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22Apr
April 22nd, 2011,
Learn how to network

By Noël Rozny

Job seekers, tell me if this sounds familiar: you’ve been to countless networking events, happy hours, and professional mixers. You’ve done your best to smile, work the room, and share your story. You’ve handed out dozens of business cards, collected dozens of business cards, and even emailed copies of your resume to promising prospects. And now … crickets.

If you’re networking isn’t working, it could be because you’ve been listening to the wrong career advice. Showing up at networking events with resumes and business cards isn’t enough anymore. Today’s job market is tough, and with new job search tools available to you, you’ve got to make the most of every tool you have available to you.

Career Advice: Why Your Networking Efforts Fail (And What to Do About It)

You’re Not Capitalizing on Social Media
If you treat networking events like a blind date, meaning you head in not knowing anyone¸ you’re at a disadvantage. You’ve got to scout the room, try to find the career professionals in your niche, and make the most of your time with them. If you choose poorly, you could spend valuable minutes talking to the wrong person, the person who works in a completely different sector than you and who wants to tell you all about his son’s little league tournament.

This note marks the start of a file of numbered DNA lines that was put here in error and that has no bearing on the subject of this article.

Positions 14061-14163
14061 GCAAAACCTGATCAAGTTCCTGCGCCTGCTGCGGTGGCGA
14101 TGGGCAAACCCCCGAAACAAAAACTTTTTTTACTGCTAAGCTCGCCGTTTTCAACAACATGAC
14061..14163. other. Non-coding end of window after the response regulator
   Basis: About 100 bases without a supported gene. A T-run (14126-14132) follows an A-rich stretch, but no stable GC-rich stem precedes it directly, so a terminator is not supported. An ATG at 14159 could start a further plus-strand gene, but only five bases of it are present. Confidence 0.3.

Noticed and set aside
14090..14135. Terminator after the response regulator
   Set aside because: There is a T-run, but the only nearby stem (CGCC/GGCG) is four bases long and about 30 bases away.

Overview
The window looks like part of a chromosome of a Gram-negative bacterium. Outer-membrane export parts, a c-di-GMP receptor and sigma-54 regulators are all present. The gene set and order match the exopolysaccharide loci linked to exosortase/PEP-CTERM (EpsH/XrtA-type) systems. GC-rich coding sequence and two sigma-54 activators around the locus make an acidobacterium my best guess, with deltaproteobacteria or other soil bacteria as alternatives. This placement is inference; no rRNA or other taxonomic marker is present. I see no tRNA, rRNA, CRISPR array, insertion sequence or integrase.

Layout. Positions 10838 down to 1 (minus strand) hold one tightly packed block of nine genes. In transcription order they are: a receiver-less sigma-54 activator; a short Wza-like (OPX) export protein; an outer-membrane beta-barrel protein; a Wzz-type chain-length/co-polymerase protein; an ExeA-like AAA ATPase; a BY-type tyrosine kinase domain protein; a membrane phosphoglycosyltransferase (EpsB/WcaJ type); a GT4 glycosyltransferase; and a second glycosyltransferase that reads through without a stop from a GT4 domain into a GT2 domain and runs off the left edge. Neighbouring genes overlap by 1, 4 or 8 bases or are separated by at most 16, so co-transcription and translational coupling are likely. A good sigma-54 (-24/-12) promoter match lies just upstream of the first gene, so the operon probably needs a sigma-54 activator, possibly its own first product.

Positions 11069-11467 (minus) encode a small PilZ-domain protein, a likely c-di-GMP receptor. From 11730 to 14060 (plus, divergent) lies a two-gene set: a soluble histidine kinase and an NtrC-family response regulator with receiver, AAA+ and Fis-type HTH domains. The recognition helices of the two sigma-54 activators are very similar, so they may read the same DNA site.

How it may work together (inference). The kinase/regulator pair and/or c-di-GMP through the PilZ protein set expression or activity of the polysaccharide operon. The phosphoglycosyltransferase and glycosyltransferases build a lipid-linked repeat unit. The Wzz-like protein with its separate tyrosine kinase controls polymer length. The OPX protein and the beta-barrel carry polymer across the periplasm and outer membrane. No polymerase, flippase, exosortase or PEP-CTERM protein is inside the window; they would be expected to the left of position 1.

This is where social media can make or break you. By using Facebook, LinkedIn, Twitter and Brazen Careerist to connect ahead of time, you can get a jump start on face-to-face networking. Look up the individuals who you know will be attending an upcoming networking event, and find out more about who they are, what they do, and how it relates to your job search needs. Start a conversation with them. Read up on their blog posts. When you attend your next event, you’ll not only know how to look for, but what they’re up to and what to talk to them about.

You’re Only Telling Your Side of the Story
Great networkers know a secret: they pay it forward. They do their best to make connections for other job seekers and employers, and in return, that good will comes back their way when they are in need of help.

If you’re going to networking events with only your agenda on the table, you’re destined to fail. Networking is about building relationships, so come prepared with your own arsenal of names, colleagues, and contact information, and see who you can help. Give other networkers ideas of possible jobs, people they should talk to, blogs they should read. Then sit back and watch what happens – it will come back to you.

You Need More Patience
I already mentioned that networking is about building relationships, which is why you need a little patience for the pay off to arrive. If you attend a networking event and you’re expecting to get a job offer that same day, you’re bound to be disappointed. You have to think of networking as an introduction, almost like a first date. You wouldn’t ask someone to marry you after one date, would you? Of course not. So temper your expectations next time you attend a networking event. Prepare yourself to meet some great people, and to start building the relationships you’ll be able to capitalize off of in the future.

You Need Better Follow Up